As I got older, I knew that I would have to change my diet. I already looked much older than my actual age. I’m unsure if diet does have any noticeable effects on aging. But I’ve seen the news specials of vegans in their 60s looking thirty years younger. There might be some correlation. Regardless, I started small: choosing one food I didn’t like and eating it periodically over the course of a few months. I would do this until the food became a weekly part of my diet. I was making some progress, but not enough to significantly change my diet. That all changed though when I went to Tokyo.
My first time here I was consistently exposed to foods I had never tried before in my Life (Yes, my first time having sushi was in Japan). Why did I decide to pack my bags and fly to a country I knew so little about? Well, that’s another tale. Anyways, I’ll explain why I didn’t throw up every other meal while I was here:
Much more pressure. I was living around entirely new people, many of whom had a much higher interest in Japanese culture than I at the time. I didn’t want to stand out, and it seemed like the perfect time to “create a new me” for lack of better words. Think freshman year in college all over again. In addition to this type of pressure, there was also the much stronger societal pressure. It is the custom here to not bring too much attention to yourself, cause any rifts, generate controversy, etc. This is especially true in group situations. If I were out with my Japanese friends and were invited to take some food from the main dish, it would seem very impolite and maybe disrespectful to say no. Eager to blend in and become more connected with the host culture, I learned how to put my picky eating habits aside, kinda-ish.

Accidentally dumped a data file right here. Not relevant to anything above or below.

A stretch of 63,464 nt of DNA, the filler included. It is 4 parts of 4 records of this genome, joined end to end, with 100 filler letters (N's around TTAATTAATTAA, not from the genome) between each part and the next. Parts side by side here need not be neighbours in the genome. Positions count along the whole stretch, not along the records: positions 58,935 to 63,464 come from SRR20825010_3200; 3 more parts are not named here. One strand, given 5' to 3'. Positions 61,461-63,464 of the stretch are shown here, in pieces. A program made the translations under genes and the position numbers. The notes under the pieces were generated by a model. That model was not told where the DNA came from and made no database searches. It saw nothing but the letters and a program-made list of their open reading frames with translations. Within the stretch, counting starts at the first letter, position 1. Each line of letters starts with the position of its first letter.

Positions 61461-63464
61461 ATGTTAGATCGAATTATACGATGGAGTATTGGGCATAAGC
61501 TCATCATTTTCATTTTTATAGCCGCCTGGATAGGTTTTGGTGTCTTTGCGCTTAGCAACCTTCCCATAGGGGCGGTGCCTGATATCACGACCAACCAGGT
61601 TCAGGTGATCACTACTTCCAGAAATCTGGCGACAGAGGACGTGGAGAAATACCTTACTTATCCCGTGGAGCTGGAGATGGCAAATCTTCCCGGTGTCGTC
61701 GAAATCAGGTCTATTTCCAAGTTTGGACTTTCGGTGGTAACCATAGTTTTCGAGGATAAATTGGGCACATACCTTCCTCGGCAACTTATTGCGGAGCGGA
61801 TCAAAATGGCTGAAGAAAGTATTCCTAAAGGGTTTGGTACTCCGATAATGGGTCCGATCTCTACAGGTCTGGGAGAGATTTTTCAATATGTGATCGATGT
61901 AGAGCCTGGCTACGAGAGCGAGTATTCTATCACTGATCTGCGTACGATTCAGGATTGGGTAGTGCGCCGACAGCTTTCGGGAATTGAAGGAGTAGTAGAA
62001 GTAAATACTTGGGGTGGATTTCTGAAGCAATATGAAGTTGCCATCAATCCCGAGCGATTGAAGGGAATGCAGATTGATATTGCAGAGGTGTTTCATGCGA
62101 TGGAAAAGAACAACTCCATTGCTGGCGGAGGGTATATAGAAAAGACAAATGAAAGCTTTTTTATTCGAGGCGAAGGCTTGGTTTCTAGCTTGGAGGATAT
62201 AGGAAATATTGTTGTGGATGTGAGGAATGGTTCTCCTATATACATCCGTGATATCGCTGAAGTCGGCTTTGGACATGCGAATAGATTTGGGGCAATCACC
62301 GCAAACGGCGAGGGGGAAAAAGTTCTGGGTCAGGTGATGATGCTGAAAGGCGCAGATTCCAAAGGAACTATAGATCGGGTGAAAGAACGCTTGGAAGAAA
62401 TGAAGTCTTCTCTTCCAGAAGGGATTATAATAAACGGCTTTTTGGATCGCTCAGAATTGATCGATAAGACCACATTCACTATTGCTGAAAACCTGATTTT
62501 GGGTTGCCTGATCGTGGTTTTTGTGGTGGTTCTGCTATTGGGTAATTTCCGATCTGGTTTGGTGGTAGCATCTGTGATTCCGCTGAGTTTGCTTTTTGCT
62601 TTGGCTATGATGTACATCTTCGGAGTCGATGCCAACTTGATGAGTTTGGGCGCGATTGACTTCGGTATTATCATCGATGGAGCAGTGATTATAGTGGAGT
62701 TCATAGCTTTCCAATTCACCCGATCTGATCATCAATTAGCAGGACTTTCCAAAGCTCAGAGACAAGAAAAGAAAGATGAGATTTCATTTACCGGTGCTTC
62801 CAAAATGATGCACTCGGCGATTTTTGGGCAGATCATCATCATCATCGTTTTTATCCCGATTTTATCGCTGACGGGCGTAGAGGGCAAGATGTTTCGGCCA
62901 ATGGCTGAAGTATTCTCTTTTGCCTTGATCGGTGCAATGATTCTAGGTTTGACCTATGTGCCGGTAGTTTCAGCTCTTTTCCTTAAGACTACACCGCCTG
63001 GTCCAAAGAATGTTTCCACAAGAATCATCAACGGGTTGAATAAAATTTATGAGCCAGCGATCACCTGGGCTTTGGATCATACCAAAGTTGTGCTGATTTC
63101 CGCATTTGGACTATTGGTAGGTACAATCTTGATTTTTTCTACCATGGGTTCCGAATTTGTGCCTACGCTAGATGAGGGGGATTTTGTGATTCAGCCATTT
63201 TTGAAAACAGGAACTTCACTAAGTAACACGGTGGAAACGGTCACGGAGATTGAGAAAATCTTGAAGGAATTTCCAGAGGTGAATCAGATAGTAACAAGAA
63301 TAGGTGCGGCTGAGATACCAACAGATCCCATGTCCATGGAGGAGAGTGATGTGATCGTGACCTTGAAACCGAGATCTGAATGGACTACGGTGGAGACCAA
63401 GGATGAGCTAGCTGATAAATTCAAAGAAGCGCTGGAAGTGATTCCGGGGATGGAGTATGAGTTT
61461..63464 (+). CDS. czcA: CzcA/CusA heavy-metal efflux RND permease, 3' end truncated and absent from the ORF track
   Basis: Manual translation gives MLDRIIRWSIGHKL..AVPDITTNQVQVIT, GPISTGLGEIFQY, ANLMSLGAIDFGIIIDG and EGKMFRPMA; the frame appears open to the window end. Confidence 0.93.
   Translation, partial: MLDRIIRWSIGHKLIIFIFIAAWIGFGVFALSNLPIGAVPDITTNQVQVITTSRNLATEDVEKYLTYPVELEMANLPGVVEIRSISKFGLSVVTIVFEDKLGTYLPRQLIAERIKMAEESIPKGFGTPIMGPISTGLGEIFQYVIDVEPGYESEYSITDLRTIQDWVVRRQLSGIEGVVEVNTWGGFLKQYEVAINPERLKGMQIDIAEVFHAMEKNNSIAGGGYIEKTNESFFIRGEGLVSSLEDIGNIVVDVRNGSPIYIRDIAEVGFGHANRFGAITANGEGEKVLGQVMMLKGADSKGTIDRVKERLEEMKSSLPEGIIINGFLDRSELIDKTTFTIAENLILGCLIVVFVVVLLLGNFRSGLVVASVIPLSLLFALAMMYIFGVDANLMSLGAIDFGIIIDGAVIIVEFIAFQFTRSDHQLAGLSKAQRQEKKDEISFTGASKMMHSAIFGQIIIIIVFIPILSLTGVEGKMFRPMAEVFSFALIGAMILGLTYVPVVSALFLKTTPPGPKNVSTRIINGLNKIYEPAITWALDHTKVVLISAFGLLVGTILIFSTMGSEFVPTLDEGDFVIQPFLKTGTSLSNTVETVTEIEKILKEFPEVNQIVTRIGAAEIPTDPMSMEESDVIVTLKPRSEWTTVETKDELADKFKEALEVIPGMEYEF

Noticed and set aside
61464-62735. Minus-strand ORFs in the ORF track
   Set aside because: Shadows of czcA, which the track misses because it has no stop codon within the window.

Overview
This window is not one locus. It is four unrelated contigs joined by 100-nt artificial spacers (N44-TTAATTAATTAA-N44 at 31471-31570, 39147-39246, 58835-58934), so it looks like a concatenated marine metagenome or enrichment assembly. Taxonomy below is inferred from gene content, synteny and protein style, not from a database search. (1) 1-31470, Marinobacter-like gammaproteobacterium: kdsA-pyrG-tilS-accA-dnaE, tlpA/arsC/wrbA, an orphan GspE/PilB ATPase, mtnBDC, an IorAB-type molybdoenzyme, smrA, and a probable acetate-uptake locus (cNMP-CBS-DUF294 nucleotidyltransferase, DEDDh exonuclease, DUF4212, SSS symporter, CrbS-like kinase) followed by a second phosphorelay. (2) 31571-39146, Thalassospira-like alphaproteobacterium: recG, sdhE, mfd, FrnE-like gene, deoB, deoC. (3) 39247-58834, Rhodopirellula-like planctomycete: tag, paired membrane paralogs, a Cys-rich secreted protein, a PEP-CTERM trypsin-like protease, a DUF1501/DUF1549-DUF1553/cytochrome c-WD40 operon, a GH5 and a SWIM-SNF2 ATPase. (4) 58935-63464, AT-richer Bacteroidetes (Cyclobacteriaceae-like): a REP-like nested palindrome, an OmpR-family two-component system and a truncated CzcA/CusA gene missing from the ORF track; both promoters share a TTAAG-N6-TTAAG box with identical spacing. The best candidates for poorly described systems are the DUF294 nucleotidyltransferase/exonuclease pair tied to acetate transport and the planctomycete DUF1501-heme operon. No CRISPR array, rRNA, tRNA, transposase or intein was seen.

Maybe due to the homesickness, upon my return to the US, I easily slipped back into my comfort foods diet. I still wanted to eat healthier but it was also kind of expensive to maintain that considering my lifestyle at the time. I was trying to save money for my return to Japan. I filled up any free time I had from 8:00am to 9:00pm with work. When I wasn’t at work I was in class, or driving to the next job. Only food I had time for had to be fast. And cheap. I didn’t really see a change in my picky eating habits until my first lunch at school here in Ryugasaki. I’ll say this: we humans have a lot more control over our minds than we sometimes give ourselves credit for.
One common question I received in my first few weeks as an English teacher was, “Do you like Japanese food?” At first I would say, “yeah” and name a few common foods. Then one day I just decided to say, “Yes, I like all Japanese foods!” From that day the students and teachers alike would watch and see how much I ate at lunch. Before every meal I would say to myself, “I love this food. It looks so good.” Monday through Friday, one meal I barely liked after another, I would repeat this ritualistic prayer. Then one day, I actually did like it. A lot.
Five months later, I would say my eating habit is practically gone now. No amount of words can accurately describe how much of a problem this was for me growing up. But it just goes to show you: Our thoughts are very much Real in this Universe. Be mindful of them, and use these thoughts to create your own Reality. Stay Tuned.